Legacy of Monsters a sci-fi bomb or a touching lesbian love story?

Apple TV/Youtube

Is ‘Monarch: Legacy of Monsters’ a sci-fi bomb or a touching lesbian love story? Depends who you ask

Viewer responses have largely been divided along two lines.


Kira Deshler


Decoding Fandom is a weekly column that dives deep into the world of fan culture and runs on Saturdays in the Daily Dot’s web_crawlr newsletter. If you want to get this column a day before we publish it, subscribe to web_crawlr, where you’ll get the daily scoop of internet culture delivered straight to your inbox. 

What you take away from a piece of media has a lot to do with what you’re looking for in the first place. In the case of the new Apple TV+ series Monarch: Legacy of Monsters, viewer responses have largely been divided along two lines.

The series is the most recent entry in the MonsterVerse, a franchise that includes characters like Godzilla and King Kong and began with the 2014 Godzilla film. The show takes place one year after the events of that movie, with a parallel storyline set in the 1950s.

On Reddit, the response to the series has been largely negative. On the Godzilla subreddit, many fans complain about how annoying they find the 2015 trio, calling them “whiny” and describing the writing as “atrocious.” Cate (Anna Sawai) and May (Kiersey Clemons) receive the brunt of the hate from these Godzilla fans, while the 1950s characters are more well-liked by this group.

Another criticism from these fans is the lack of monsters—also known as “Titans”—on the show. The series tends to emphasize the human stories above the monster narrative, which is a welcome change for certain viewers and a disappointment for others. The show is not universally derided on Reddit—some users find it compelling—but there is a definite sense of disapproval on the platform.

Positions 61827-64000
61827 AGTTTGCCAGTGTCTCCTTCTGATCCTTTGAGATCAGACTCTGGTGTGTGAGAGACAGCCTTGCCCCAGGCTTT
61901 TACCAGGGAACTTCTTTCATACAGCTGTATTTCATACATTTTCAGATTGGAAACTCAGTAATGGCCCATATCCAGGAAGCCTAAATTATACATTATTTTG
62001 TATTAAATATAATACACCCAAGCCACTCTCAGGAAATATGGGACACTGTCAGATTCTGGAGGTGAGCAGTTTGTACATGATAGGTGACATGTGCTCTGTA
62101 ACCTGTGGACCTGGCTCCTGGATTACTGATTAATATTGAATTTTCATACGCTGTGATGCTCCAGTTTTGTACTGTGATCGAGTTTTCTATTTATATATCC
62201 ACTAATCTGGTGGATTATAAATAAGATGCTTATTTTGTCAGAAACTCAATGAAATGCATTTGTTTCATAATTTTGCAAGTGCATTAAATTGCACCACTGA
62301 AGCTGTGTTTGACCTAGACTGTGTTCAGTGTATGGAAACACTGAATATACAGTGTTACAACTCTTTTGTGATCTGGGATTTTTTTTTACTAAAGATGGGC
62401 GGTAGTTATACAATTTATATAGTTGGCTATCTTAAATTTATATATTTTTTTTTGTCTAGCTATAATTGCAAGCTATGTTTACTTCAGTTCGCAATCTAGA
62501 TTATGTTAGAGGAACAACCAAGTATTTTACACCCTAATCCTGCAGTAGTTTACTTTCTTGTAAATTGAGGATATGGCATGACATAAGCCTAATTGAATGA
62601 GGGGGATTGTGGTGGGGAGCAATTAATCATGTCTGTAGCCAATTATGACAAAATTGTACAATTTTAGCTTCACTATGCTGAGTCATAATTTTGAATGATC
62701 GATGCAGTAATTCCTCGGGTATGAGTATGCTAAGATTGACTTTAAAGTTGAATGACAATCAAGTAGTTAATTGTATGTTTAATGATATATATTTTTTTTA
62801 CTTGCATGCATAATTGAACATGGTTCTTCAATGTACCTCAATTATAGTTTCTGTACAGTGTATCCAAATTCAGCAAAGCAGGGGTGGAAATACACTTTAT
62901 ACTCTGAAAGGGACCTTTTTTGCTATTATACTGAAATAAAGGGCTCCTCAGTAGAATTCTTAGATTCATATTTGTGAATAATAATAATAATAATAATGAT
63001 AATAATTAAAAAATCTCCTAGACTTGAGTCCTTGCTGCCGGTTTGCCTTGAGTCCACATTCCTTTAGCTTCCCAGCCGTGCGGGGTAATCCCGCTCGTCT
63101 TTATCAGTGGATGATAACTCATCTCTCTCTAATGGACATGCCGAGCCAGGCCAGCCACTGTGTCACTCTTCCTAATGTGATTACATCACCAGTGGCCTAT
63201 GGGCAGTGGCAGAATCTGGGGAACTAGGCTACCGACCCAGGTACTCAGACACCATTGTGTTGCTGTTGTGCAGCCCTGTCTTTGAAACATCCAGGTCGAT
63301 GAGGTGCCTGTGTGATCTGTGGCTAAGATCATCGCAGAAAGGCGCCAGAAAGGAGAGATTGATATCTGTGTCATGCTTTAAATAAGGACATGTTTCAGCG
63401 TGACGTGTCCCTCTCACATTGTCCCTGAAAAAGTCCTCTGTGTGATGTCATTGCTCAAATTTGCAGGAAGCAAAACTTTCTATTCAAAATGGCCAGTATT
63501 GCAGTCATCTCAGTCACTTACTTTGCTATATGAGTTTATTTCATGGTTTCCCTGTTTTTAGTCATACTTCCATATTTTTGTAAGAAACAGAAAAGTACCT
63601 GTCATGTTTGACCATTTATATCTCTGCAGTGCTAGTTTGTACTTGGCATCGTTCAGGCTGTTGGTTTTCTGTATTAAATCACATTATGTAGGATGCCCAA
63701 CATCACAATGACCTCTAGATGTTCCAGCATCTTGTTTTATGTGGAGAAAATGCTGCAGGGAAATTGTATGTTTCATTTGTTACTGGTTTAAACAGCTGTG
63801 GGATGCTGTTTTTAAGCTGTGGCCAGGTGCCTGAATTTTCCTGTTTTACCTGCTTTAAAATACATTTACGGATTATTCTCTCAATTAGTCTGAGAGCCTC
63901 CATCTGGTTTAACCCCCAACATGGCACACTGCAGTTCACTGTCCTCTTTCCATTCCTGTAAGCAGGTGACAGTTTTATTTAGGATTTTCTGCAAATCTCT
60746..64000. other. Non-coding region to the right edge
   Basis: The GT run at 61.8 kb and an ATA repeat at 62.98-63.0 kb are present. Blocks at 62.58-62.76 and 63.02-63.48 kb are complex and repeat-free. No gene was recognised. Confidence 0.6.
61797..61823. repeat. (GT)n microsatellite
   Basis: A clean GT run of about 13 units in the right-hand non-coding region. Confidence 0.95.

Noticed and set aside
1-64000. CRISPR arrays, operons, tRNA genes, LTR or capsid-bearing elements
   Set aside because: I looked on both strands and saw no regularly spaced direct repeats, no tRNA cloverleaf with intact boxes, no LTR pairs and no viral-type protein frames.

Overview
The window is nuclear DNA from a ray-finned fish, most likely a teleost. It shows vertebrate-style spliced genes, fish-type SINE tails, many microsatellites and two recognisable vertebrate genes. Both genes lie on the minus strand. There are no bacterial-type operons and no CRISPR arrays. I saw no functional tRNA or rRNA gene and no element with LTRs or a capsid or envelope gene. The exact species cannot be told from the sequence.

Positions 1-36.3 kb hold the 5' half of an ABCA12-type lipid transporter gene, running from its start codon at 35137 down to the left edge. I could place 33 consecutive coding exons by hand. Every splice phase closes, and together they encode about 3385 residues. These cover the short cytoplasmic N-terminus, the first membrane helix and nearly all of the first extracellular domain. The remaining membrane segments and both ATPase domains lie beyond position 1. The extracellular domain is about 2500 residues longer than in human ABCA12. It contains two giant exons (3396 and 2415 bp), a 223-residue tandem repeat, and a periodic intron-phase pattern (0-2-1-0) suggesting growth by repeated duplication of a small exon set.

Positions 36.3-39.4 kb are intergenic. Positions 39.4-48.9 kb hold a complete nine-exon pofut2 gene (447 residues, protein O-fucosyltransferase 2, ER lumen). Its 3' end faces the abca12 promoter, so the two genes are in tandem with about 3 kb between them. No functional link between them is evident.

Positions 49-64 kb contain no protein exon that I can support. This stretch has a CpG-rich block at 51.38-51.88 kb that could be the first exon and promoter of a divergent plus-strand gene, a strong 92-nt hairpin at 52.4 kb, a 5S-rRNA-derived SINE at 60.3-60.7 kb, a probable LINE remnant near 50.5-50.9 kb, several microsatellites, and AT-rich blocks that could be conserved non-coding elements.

On X, reactions were a little different. In Episode 5, we get a look at Cate’s backstory and learn that she had a girlfriend before G-Day (the Godzilla attack in San Francisco). When lesbian and queer viewers got wind of this, the show quickly gained a sapphic audience. The popular X account sapphicslike—which posts a near-constant stream of lesbian content—began posting images and videos of the show in December and likely helped stoke this fan base.

These fans latched onto Cate and May’s relationship, which appears to be heading in a romantic direction. On X, such viewers obsess over the loaded moments between the two women, reposting gifs and fan edits of their scenes together. Series lore is less of a focal point for such fans. Overall, the response to the show on X—as well as Tumblr—has been much more positive, and queer fans’ delight in finding these characters accounts for much of this excitement.

This discrepancy illustrates how distinct these online spaces can be. Reddit, as a primarily text-based platform, lends itself to detailed breakdowns of pop culture and lots of back-and-forth among users. On the Godzilla subreddit, fans have evidence-based discussions, like this post about King Kong’s canonical height.

On X, images, gifs, and video have become the primary formats for fan communities, and Tumblr remains a gif-heavy site. This emphasis on images leads to a different kind of fandom, as fans spend time rewatching this content and coming to conclusions about its emotional—rather than factual—resonances.

Platform protocols aside, the biggest difference between these two fan groups is the reasons they came to the show to begin with. MonsterVerse fans were looking for more creature features and an expansion of the lore. Queer fans who discovered the show through X invested in the characters and were excited by the possibility of a lesbian pairing. This pattern of migration is common amongst sapphic fans, and this burgeoning fandom indicates that the old Tumblr maxim “I’ll watch anything if it’s gay” still applies.

Why it matters

Fandoms are not monoliths. In the case of Monarch: Legacy of Monsters, longtime fans rejected the series’ efforts at worldbuilding, while lesbian and queer fans were thrilled by the arrival of a sapphic main character.

It’s clear that one’s identity and history influence how they receive pop culture, and it can be difficult to predict how something will land. But one thing’s for certain: if you put lesbians in it, they will come. 

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